This can be a difficult and disorienting phase, for the simple reason that we rely upon what gives pleasure to provide us with a sort of instantaneous meaning and orientation. To the extent that previously pleasurable activities fail us, we can feel adrift, with nothing yet to replace those old reliable "pointers."

"I'm not living up to my commitments.... One of my concerns in looking for work is that while I can always sell myself -- I make a powerful first impression -- I'm not confident that I'll live up to my potential.... Of course I can -- but my track-record shows that I don't, no matter how good my intentions. What makes this so frustrating and confusing is that this aversion is not limited to droll obligations like getting a job or paying rent. It extends to taking advantage of opportunities that are wholly positive..."

This sounds more personal/psychological to me; however the "in between" phase can lead to a sense that reality is completely absurd, so that nothing is really worth the effort. Reminds me of this essay by Van der Leun the other day. Sometimes the realization that I just can't do it anymore is the most honest thing you can say about your present life.

"I've lost my fire, my passion, my will. I'm a stove clicking, waiting on a match. Again, I know I need to suck it up and do what must be done. But when the time comes I get dizzy, disoriented, and overcome with anxiety.... As my various delusions of stumbling into some road to Damascus moment melt away, I'm left wondering how one develops The Will to overcome these forces. Is this a normal phase of spiritual development? Are there simple methods to ease into a practice? My mind is too cluttered to activate my imagination, or, perhaps I've become too frightened to let go and connect with the vertical or non-local. Still, through it all I've been blessed beyond reason; repeatedly, often inexplicably, rescued from dire circumstances of my own doing. In a way this increases my frustration, since my squandering of such gifts can only be seen as a slap in the face to God."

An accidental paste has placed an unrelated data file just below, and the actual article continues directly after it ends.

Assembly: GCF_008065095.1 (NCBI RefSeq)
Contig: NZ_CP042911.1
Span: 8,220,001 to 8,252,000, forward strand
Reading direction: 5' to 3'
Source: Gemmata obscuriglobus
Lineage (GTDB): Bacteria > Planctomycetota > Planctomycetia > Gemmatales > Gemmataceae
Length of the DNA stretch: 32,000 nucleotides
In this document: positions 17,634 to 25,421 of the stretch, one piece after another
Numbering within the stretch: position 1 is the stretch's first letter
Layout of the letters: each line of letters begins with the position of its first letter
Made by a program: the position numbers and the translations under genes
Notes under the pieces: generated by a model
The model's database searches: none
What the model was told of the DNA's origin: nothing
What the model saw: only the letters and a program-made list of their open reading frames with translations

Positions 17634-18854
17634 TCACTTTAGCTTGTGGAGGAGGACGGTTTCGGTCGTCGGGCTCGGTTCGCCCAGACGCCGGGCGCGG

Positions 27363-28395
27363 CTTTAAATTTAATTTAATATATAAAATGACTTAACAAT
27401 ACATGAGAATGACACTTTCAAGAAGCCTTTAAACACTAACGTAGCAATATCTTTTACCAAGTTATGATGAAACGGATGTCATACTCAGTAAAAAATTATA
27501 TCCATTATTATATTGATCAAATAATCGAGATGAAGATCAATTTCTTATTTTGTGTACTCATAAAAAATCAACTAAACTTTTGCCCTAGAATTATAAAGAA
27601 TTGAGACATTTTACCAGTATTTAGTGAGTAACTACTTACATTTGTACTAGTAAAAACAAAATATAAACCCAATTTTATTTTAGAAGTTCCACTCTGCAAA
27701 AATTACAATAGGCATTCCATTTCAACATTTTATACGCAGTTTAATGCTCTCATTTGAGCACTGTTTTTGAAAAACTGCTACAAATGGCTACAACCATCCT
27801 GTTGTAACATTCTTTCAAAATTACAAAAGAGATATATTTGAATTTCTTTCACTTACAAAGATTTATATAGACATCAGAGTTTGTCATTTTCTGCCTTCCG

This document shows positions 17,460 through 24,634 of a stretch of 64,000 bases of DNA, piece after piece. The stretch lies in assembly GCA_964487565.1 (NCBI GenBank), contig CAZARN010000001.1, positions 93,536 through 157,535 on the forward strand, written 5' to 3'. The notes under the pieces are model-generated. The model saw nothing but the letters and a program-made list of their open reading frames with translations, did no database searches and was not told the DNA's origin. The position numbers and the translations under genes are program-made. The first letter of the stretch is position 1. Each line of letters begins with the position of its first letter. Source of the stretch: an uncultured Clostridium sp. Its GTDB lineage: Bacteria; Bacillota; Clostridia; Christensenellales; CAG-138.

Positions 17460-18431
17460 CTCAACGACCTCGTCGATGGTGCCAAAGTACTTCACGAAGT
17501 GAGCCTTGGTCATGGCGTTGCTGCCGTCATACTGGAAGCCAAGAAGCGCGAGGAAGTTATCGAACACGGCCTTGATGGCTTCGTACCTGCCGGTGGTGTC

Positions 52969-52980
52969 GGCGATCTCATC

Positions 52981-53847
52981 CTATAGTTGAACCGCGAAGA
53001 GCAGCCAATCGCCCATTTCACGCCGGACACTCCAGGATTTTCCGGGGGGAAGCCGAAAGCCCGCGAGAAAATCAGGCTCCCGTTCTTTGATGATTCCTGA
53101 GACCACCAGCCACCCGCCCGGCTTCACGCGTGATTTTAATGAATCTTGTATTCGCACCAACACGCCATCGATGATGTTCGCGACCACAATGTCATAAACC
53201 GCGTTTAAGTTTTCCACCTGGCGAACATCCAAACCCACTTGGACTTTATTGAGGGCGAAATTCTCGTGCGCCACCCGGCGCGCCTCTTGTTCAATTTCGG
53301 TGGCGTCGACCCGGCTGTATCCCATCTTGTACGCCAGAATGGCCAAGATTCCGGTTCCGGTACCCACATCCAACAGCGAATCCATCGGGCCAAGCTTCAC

I really haven't had time to address the writer's concerns in much depth, but before I do so, I would be very curious to know what others think. Again, these are generally universal issues, and to a certain extent, the way you deal with them depends upon the tradition you're in. For example, in Volume III of Sri Aurobindo's Letters to disciples, he has a whole section dedicated to Difficulties of the Path, and a related one entitled Opposition of the Hostile Forces.

The former chapter begins with a letter that reads, "All who enter the spiritual path have to face the difficulties and ordeals of the path, those which rise from their own nature and those which come in from the outside. The difficulties in the nature always rise again and again till you overcome them; they must be faced with strength and patience. But the vital [emotional] part is prone to depression when ordeals and difficulties rise. This is not particular to you, but comes to all sadhaks [practitioners of yoga]."

In another letter he speaks of "the resistance of the Universal Nature which does not want the being to escape from the Ignorance into the Light. This may take the form of a vehement insistence in the continuation of the old movements, waves of them thrown on the mind and vital and body so that old ideas, impulses, desires, feelings, responses continue even after they are thrown out and rejected, and can return like an invading army from the outside..." (By the way, one encounters the same sort of "internal saboteurs" in psychotherapy, only from a different level.)

Anyway, let's hear some honest and creative responses to this dilemma, and perhaps some testimonials as to how you made it through your own Time of Darkness. Feel free to post anonymously if it's too personal.